A cabin explosion has occurred while a mine worker was driving a truck in an underground mine in Queensland.
The accident, which took place last week (January 11), caused serious burns to the worker’s face, hands and chest.
His eyes were, however, protected from the blast by safety glasses.
The explosion originated in the truck’s air-conditioning (AC) unit, which was charged with a refrigerant containing propane and isobutane instead of complying with the original equipment manufacturer (OEM)’s requirement which specifies the use of R134a refrigerant.
According to the Queensland Mines Inspectorate, the AC was not certified for the use of the hydrocarbon refrigerant, adding that the personnel servicing the AC did not hold Queensland Gas Work licences for working with the refrigerant.
As a result, the release of hydrocarbon refrigerant from the AC into the cab created an explosive atmosphere which was ignited by an unidentified source.
Hydrocarbon refrigerants have a similar composition to LPG and are highly flammable, according to the Resources Safety & Health Queensland.
“A similar incident occurred in 2014 when a drill operator in a coal mine suffered burns to the face, hands and torso in an explosion after hydrocarbon refrigerant leaked from the AC system and ignited,” the inspectorate stated.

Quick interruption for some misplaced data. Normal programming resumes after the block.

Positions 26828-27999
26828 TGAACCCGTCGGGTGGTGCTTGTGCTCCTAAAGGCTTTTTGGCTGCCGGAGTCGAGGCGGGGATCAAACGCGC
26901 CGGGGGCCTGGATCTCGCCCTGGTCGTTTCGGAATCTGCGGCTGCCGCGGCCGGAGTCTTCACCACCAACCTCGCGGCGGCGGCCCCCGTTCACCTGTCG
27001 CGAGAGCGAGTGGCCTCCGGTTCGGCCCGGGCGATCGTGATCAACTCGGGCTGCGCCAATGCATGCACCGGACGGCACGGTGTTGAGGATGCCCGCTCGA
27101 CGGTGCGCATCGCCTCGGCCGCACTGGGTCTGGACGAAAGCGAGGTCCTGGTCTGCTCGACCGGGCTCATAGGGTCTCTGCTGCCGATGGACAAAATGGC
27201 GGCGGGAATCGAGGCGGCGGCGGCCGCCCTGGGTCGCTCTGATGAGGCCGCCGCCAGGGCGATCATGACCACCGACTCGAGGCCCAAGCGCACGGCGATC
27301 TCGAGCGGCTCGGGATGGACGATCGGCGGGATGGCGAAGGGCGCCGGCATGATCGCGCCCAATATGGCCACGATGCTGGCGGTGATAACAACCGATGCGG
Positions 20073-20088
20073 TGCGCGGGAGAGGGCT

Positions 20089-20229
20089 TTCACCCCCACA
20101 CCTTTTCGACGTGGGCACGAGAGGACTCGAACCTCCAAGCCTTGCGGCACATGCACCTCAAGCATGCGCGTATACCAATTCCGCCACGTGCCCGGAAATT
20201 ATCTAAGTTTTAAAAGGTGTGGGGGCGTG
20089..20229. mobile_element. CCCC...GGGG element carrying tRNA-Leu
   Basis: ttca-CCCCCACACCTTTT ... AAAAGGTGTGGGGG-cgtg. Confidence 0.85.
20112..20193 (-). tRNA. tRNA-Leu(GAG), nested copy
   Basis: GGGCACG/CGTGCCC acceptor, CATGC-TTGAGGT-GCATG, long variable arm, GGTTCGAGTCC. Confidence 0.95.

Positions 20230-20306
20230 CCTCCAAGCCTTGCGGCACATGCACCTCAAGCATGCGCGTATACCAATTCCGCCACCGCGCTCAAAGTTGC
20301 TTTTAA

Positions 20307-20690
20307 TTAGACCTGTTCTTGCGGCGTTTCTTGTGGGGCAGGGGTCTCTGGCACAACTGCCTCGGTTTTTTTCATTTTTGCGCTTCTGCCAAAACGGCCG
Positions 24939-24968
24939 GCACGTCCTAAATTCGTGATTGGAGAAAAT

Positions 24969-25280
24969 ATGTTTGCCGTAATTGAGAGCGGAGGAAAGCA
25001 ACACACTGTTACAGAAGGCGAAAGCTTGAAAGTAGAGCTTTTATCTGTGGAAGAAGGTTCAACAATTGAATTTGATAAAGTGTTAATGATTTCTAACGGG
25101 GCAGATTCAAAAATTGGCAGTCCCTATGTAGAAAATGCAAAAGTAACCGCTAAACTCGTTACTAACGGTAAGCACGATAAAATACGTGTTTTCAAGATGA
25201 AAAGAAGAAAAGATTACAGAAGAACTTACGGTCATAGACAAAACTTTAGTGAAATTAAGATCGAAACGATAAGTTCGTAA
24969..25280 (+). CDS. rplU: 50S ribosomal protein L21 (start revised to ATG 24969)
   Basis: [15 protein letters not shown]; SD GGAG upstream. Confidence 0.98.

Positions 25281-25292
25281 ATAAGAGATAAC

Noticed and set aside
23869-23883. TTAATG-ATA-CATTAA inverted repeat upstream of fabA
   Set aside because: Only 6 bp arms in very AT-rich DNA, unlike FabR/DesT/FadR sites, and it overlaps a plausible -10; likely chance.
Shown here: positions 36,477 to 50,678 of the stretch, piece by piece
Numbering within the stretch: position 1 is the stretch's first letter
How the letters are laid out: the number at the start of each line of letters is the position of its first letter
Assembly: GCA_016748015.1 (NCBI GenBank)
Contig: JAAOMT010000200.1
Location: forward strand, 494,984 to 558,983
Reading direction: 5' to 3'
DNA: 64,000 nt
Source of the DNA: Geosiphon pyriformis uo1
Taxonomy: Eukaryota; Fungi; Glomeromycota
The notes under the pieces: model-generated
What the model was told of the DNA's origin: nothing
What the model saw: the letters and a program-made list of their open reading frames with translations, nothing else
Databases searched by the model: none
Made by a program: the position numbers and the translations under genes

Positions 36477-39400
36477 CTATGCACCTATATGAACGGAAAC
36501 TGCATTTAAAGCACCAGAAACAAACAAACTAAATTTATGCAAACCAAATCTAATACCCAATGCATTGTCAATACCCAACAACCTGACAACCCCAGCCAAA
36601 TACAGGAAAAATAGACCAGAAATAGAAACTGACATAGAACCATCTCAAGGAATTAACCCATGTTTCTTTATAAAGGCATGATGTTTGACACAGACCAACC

“… Investigations (into the latest accident) are ongoing and further information may be published as it becomes available.”
The inspectorate urged site senior executives to inspect all refrigeration plant and equipment including AC units on mobile plant to verify compliance with OEM guidance.
“Any refrigeration plant and equipment charged with refrigerant(s) not specified by the OEM must be immediately quarantined from use,” the inspectorate stated.
“If an alternate refrigerant is used, the refrigeration system must be inspected and certified for the use of that alternate refrigerant.”